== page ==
Meanwhile, as has been the wont in the history of the Left in Pakistan, another students’ group, the World University Service, which enjoyed the patronage of the vice chancellor of Karachi University, met the minister and announced that all the students’ demands had been met.

We responded to the police action and in a bid to pre-empt the sabotage of the DSF campaign announced that Jan 8 would be observed as a protest day. As students marched through Saddar their procession was attacked by the police who tear-gassed them and then opened fire, killing six protestors at Regal Chowk. Several were injured and arrested. Enraged, the students torched a government vehicle which turned out to be the interior minister’s.

The situation spun out of control and finally Prime Minister Khawaja Nazimuddin sent feelers to the DSF leadership. He invited a delegation to meet him and the DSF appealed to the students to disperse peacefully. It was a cordial meeting and firm promises were made. Although Nazimuddin was soon replaced by Mohammad Ali Bogra, the negotiations continued. Mr Bogra, fresh from the US, showed us a plan of a university to be built in Mexico. Everyone liked it. The new campus of KU was then identified and construction ordered.

In 1954 the DSF, along with the Progressive Writers Association, labour unions and the Communist Party, was banned and sweeping arrests were carried out. We tried to keep the organisation intact clandestinely, meeting secretly at various places including the residence of Saleem Asmi at PIB Colony. The seniors among us passed out of college in 1955-56. Our junior colleagues picked up the threads and revived the student organisation under a new name, the National Students Federation.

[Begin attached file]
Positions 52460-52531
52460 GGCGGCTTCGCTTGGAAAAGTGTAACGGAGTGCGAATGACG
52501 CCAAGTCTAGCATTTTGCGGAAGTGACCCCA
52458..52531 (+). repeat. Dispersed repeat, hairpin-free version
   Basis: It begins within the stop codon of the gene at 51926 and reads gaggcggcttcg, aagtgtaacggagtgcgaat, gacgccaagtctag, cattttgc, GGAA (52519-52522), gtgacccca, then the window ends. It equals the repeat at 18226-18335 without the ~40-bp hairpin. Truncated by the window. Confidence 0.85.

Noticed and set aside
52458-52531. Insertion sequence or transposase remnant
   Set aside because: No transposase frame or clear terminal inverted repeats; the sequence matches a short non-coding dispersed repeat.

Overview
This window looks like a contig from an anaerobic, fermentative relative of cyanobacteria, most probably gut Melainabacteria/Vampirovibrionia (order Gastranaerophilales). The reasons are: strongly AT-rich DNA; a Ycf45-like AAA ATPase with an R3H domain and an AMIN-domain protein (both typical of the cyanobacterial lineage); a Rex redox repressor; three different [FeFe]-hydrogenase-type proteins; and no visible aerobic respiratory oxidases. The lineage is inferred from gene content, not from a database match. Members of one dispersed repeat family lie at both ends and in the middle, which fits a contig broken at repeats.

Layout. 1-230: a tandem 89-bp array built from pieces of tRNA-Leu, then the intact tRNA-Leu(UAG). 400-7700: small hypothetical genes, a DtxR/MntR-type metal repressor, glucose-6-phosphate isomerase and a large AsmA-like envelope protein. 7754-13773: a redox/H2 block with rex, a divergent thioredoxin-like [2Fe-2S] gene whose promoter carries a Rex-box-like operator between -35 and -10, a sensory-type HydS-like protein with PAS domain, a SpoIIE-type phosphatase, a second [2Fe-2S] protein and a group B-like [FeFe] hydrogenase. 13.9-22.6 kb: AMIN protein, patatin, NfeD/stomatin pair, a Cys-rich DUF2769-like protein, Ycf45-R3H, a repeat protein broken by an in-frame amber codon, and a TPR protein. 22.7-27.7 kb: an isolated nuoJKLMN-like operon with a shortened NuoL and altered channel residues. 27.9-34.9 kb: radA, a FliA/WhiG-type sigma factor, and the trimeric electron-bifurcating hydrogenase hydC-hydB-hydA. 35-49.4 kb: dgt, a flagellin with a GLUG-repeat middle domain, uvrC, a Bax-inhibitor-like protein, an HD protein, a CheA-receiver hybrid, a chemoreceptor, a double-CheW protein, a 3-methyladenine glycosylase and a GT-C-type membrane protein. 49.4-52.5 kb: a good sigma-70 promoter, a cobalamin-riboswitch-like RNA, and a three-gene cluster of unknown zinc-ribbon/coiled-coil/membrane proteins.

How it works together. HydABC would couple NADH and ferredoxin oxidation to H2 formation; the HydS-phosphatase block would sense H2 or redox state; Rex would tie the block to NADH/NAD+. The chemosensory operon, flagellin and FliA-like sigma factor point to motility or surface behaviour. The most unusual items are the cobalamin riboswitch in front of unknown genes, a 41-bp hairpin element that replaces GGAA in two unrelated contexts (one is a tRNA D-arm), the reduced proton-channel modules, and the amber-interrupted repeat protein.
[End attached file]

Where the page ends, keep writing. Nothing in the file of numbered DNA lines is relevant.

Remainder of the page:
For nearly a decade the NSF ruled the colleges. Influenced by the ideological debates then raging in international forums, the federation became ideologically focused and lost touch with the issues affecting the students of Pakistan. Eventually, it split into pro-Soviet (Kazmi) and pro-China (Rashid) camps. Another group also calling itself the DSF emerged from one of the many communist parties but made no headway. These were a far cry from the issue-based Democratic Students Federation that had attracted progressive, liberal, non-aligned and even conservative students so long as they adhered to the ideology of the core group — that is Marxist-progressive.

Contrary to popular belief, the DSF was not a student’s wing of the Communist Party, although it had links with all the progressive organisations — Progressive Writers Association, the nascent workers unions and journalist bodies. DSF’s ideology was Marxist and progressive and it was formed independently by progressive students, including some who had been members of the All India Students Federation before Partition.

In fact, in Dow Medical College, DSF members nominated Abdul Rauf, a liberal Sindhi student, over a Communist Party member Ayub Mirza for union elections. The student movement at that time stood very tall compared to other progressive movements. DSF’s goal was improving education and literacy standards as a way towards national progress.